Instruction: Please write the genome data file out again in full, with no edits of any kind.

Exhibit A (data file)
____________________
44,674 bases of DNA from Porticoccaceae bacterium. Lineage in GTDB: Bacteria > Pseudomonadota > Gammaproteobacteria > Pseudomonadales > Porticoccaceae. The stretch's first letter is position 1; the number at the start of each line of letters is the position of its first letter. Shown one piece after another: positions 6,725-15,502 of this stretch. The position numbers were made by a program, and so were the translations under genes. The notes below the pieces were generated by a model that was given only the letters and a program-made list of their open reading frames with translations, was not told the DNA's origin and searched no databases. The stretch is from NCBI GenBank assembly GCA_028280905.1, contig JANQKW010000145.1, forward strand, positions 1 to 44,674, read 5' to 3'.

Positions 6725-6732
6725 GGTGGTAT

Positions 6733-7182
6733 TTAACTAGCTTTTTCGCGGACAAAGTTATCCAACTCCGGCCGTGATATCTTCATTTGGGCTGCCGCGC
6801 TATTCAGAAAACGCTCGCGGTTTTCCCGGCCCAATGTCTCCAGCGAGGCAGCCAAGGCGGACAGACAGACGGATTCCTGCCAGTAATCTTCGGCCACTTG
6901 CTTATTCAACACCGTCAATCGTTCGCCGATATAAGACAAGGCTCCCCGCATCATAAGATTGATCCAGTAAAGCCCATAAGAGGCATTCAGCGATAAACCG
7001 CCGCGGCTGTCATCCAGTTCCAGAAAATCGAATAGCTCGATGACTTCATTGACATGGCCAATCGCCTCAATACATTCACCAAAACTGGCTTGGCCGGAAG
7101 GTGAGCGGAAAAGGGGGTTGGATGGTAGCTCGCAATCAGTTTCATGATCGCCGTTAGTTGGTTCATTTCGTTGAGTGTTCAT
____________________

44,674 bases of DNA from Porticoccaceae bacterium. Lineage in GTDB: Bacteria > Pseudomonadota > Gammaproteobacteria > Pseudomonadales > Porticoccaceae. The stretch's first letter is position 1; the number at the start of each line of letters is the position of its first letter. Shown one piece after another: positions 6,725-15,502 of this stretch. The position numbers were made by a program, and so were the translations under genes. The notes below the pieces were generated by a model that was given only the letters and a program-made list of their open reading frames with translations, was not told the DNA's origin and searched no databases. The stretch is from NCBI GenBank assembly GCA_028280905.1, contig JANQKW010000145.1, forward strand, positions 1 to 44,674, read 5' to 3'.

Positions 6725-6732
6725 GGTGGTAT

Positions 6733-7182
6733 TTAACTAGCTTTTTCGCGGACAAAGTTATCCAACTCCGGCCGTGATATCTTCATTTGGGCTGCCGCGC
6801 TATTCAGAAAACGCTCGCGGTTTTCCCGGCCCAATGTCTCCAGCGAGGCAGCCAAGGCGGACAGACAGACGGATTCCTGCCAGTAATCTTCGGCCACTTG
6901 CTTATTCAACACCGTCAATCGTTCGCCGATATAAGACAAGGCTCCCCGCATCATAAGATTGATCCAGTAAAGCCCATAAGAGGCATTCAGCGATAAACCG
7001 CCGCGGCTGTCATCCAGTTCCAGAAAATCGAATAGCTCGATGACTTCATTGACATGGCCAATCGCCTCAATACATTCACCAAAACTGGCTTGGCCGGAAG
7101 GTGAGCGGAAAAGGGGGTTGGATGGTAGCTCGCAATCAGTTTCATGATCGCCGTTAGTTGGTTCATTTCGTTGAGTGTTCAT